Testing worldviews: defining relativismMay 5, 2008 — Deacon Duncan
Continuing our series on schooloffish’s post, DOES YOUR WORLD VIEW PASS THE TEST, we come now to his definition of the relativistic world view.
The last category to be discussed is a relativistic world view. This has become a very popular world view as of late. In general this world view believes that all world views are true for the individual and therefore all are right as long as it right for YOU. In a relativistic world view, the word truth, right and wrong are subjective as opposed to objective truth as the world would be used by the other two categories.
I don’t expect to have too much difficulty agreeing with schooloffish here, since the relativistic view is indeed rather silly and self-defeating. As Geisler and Turek point out, you can’t claim to have an absolute truth that there is no absolute truth. To make such claims is to exalt the human mind above the real world around us, to the point of merely deceiving yourself.
I will point out, though, that in my own personal experience, I’ve encountered far more Christians advocating a relativistic (or “postmodern”) worldview than I have secularists with similar views. Not that the secular relativists don’t exist, of course, but I personally have not met so many of them. Christians, though—lots, particularly once they realize that God actually doesn’t show up in real life, the way He ought to if the Gospel were true.
It’s not surprising that we would find relativism a popular option among Christians, especially among Protestants. Martin Luther’s doctrine of sola scriptura means that Scripture, and only Scripture, has the authority to dictate Christian faith and practice. In particular, this means that no person or human institution has the authority to dictate to other people what the “true” teachings of Christianity are. Only the Bible can do that, which means in practice that each person has to read the Bible for themselves and decide for themselves what its teachings are.
In the 1500′s, this approach to faith began immediately producing divisions, as each Bible student “discovered” new truths, neglected for generations, that absolutely demanded reforms. But then the sola scriptura gotcha kicked in: as soon as they tried to tell other people that they needed to reform, they were violating sola scriptura! People don’t have the authority to tell other people what the “true” meaning of the Bible is. Only the Bible has that authority.
That didn’t stop people from trying, of course, but the results were frustrating, unpleasant, and sometimes even violent. A few centuries later, battered but wiser, Christians in America drew up a constitution that declared, in its First Amendment, that there was to be no official religion in the American government. Freedom of religion and freedom of conscience, longtime Protestant rallying cries, became the law of the land.
But what freedom of religion means is that religious truth becomes a special class of “truth” that is perfectly “true” for whoever believes it, regardless of what real-world facts or other religions might say. America became a great nation because we were willing to stop fighting over religious “truth,” and to allow each person’s “truth” to be as valued and respected as anyone else’s (within limits, of course).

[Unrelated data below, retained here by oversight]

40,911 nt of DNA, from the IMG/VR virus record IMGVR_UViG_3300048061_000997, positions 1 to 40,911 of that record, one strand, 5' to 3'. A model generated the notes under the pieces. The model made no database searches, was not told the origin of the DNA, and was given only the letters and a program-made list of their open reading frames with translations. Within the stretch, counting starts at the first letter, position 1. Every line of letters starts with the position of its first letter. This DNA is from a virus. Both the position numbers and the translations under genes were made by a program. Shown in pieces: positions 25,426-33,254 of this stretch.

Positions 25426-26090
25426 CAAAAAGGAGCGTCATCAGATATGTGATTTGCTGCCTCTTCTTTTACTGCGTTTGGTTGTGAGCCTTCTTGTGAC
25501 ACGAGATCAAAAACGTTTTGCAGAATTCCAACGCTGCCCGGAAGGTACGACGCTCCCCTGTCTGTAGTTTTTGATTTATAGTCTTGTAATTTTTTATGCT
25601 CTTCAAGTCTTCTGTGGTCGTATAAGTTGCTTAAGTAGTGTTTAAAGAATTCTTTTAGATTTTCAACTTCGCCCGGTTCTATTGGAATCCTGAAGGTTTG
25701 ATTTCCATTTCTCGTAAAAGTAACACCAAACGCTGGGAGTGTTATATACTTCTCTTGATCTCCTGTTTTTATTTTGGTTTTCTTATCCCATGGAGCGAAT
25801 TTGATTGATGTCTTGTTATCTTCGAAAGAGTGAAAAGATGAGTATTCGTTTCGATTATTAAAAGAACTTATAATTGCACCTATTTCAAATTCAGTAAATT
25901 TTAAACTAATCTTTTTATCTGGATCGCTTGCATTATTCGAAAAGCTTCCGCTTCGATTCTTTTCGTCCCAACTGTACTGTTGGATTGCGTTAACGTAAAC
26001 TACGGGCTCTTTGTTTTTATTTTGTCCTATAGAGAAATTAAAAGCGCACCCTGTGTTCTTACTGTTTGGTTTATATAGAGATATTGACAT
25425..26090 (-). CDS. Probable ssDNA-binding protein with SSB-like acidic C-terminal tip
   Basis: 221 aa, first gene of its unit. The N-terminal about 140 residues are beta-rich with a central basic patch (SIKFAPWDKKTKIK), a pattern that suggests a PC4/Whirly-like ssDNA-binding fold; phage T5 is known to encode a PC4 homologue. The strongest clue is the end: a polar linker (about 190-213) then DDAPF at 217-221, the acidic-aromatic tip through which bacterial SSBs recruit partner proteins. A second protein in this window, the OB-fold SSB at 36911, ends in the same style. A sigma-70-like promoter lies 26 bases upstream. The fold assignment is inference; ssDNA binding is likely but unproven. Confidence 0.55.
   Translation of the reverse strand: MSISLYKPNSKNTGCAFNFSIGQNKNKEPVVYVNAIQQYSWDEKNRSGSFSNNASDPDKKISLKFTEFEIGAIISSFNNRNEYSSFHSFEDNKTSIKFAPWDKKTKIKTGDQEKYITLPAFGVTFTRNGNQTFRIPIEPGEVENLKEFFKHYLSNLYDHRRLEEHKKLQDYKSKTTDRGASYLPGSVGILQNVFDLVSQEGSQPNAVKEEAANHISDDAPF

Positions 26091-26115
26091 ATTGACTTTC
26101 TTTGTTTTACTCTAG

One consequence of open, non-violent religious discourse is that each believer ends up exposed to alternatives that, shockingly, are just as self-consistent and coherent as their own, despite being doctrinally different and incompatible. Believers find themselves confronted with the fact that their own opinions have no more solid basis than the contrary opinions of others, and not-uncommonly these Christians become liberals. They still value their religious heritage, for the most part, but they tend to emphasize the subjective value of perceived, relativistic “truth” rather than focusing too much on whether their religious “truth” is consistent with real-world fact.
There are alternatives to becoming liberal, of course. Some believers even go so far as to retreat into universal agnosticism. Faced with the unavoidable fact that God does not show up in real life, and that fallible people are thus the only source of information about God, the die-hard believer will sometimes appeal to the idea that all human senses are fallible (optical illusions, etc.), and therefore everybody is living by faith alone. The naturalist cannot know that what he perceives is really there, and therefore he is merely choosing to believe that the natural world exists. Objective truth cannot be known, therefore all perceptible “truths” are relative and subjective.
Addressing that argument would be a post in itself (involving what we can learn based on the principle that truth is consistent with itself), but here let me just point out that this sort of post-modern relativism is very tempting for certain intellectual Christians, because it offers the only plausible way out of the dilemma posed by God’s failure to behave as though He believed the Gospel. And at that, it’s not terribly plausible, just a retreat into unassailable solipsism. But it is a genuine Christian response, and one that I personally have seen many times.
The bottom line, though, is that I agree with schooloffish: relativism, aka postmodernism, is a silly, self-defeating worldview, a classic case of intellectual laziness and narcissism. We can cross this off our list of potentially valid worldviews no matter what the religious views of the person proposing it.